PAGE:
"First Descent: The Story of the Snowboarding Revolution" profiles and aggressively sells the relatively new sport of freestyle snowboarding, borrowing moves from Imax adventure films and the Bruce Brown tradition of surfing docs. Pic displays filmmakers' love of snowboarding, but suffers from an unjustifiably long running time, considerable repetition and a generally awkward structure.
“First Descent: The Story of the Snowboarding Revolution” profiles and aggressively sells the relatively new sport of freestyle snowboarding, borrowing moves from Imax adventure films and the Bruce Brown tradition of surfing docs. Pic displays filmmakers Kevin Harrison’s and Kemp Curley’s love of snowboarding, but suffers from an unjustifiably long running time, considerable repetition and a generally awkward structure. Fans will pile in during the opening frame for the sport’s first mainstream movie, but vid is where this one will score style points.
Alaska is the mecca of snowboarders, and it’s where one of the sport’s pioneers, Nick Perata, invites a combo of legends and current stars to test their mettle in two weeks’ worth of backcountry freeriding in the precipitous Chugach Mountains near Valdez. Participants include 40-year-old former wild man Shawn Farmer, 30-year-old Norwegian master Terje Haakonsen and 18-year-old whippersnappers Shaun White and Hannah Teter, later joined by another hot star, Travis Rice.
Between the days on the mountains, pic folds in mini-profiles of Farmer, Haakonsen, White and Teter, and further layers the story with chapters on the sport’s history, starting with its crude beginnings on backyard slopes, with competitors racing and jumping on a single board, rather than skiing’s standard two boards. But the pic’s historical sections lack the thrilling, visceral sense of the action itself and tend to slow the film down.
This fundamental difference in boards, plus a wide generational divide, gave snowboarding its needed rebel image against that of the conservative skiing establishment in the 1970s, and the pic helpfully includes a few amusing archival clips of this battle of cultures.
As history, though, “First Descent” barely draws the line to the sport’s real birth in freestyle skateboarding, as memorialized in Stacy Peralta’s far superior docu “Dogtown and Z-Boys.”Although snowboarding’s rocky development — including a mini-scandal during its first year as an Olympic event — is interesting in brief doses, its expansion into corporate sponsorship is a familiar replay of other sports that went from the margins to the mainstream.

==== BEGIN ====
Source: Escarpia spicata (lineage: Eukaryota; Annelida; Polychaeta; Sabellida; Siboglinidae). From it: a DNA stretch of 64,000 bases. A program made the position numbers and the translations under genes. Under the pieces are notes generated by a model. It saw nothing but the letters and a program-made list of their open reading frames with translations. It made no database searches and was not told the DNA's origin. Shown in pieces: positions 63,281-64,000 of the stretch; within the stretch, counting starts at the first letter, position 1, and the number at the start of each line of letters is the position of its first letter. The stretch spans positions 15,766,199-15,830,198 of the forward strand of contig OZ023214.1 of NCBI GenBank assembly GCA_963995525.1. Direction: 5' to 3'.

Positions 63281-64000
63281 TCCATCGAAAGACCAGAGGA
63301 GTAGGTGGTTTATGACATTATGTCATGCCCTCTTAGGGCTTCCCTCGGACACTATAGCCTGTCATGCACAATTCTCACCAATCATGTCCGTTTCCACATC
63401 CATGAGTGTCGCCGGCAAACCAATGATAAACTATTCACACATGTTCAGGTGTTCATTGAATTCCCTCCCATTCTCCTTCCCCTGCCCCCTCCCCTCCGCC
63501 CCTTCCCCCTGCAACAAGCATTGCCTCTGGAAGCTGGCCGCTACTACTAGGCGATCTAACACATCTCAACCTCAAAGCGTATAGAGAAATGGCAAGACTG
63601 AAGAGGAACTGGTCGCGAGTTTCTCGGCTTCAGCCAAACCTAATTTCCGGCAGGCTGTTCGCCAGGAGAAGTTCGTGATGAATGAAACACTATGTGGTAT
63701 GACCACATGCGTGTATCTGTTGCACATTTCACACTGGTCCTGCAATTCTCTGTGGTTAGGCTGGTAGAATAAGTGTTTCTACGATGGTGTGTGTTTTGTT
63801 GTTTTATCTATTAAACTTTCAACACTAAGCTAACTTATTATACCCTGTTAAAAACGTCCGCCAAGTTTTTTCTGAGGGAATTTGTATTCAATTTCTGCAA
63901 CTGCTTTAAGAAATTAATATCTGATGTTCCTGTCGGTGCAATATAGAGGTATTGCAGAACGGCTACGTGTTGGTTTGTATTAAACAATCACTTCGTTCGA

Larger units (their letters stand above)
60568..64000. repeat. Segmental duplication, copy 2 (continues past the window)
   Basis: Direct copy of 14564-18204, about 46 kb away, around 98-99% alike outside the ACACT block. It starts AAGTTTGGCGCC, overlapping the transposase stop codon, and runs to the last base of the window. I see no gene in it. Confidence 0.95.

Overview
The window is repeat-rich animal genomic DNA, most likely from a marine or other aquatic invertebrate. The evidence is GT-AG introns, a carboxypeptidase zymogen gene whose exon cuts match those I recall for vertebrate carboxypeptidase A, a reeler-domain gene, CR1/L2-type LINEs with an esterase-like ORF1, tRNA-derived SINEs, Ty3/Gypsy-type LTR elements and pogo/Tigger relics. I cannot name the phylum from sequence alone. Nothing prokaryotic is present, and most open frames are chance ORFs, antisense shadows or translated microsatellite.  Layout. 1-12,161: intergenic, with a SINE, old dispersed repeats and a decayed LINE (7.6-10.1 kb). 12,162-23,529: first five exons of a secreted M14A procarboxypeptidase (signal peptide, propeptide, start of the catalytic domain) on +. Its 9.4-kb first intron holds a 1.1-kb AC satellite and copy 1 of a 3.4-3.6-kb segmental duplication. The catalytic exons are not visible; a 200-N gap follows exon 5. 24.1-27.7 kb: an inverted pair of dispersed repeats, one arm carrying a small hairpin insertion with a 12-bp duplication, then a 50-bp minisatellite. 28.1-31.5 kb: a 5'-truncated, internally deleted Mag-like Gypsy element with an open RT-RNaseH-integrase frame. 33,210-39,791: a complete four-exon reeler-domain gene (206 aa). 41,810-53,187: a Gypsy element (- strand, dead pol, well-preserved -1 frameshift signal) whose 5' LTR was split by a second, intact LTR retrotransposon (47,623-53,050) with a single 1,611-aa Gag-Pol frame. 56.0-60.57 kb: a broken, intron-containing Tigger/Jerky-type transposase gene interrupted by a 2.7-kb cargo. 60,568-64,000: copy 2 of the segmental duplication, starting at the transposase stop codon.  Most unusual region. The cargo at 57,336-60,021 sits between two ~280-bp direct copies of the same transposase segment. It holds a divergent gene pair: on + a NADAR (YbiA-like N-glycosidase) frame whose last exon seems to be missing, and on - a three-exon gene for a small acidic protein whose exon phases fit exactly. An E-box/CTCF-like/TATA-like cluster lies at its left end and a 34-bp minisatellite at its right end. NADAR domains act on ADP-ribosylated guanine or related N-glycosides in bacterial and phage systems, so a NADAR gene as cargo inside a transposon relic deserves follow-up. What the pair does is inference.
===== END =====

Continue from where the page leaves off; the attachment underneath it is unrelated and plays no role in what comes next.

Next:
Far more compelling is the action on the Chugach Mountains; when Perata’s guests fly by helicopter to a nearby peak, it’s fair to think they’re collectively out of their minds.
Perata, with Farmer, explains some of the finer points of backcountry ‘boarding to Teter and White, who’ve never done this before. The quieter Haakonsen expresses none of the trepidation shared openly by the youngsters, but when it comes time to jump down inclines of 50 degrees and greater, they all come through just fine.
A later jaunt to another mountain, where some of the guys build a ramp out of packed snow for a jump, proves too much for Farmer, who breaks an arm, and Teter, who crashes unharmed. Most dangerous maneuver by far is pulled off by Rice, who jumps and hits a snow pack that cracks, setting off an avalanche he narrowly eludes.
Final day’s action includes the group deciding against trying one ultra-steep peak when winds kick up, followed by a lovely sequence where they speed down a nearly clear slope (with White looking for small rock outcroppings to jump). Haakonsen confirms his rep as the sport’s best with his incredibly daring choice to return to the steep mountain and challenge its extremely dangerous inclines.
Pic’s excessive 110-minute running time could do with massive trimming by editor Curley, especially since on-camera subjects repeat the same key points ad nauseam (snowboarding is about personal expression, backcountry freestyle is not for the faint of heart).
Former rocker Mark Mothersbaugh is the right choice for the pulsating score, which surprisingly tosses in Indian sitar touches. Liberal use of helicopter-based shooting, under ace lenser Scott Duncan’s lead, proves absolutely essential to properly view these snowboarders cutting through the wilderness.
Pic is Universal’s second doc this year, though the two couldn’t be much further apart in subject matter: First doc was “Inside Deep Throat.”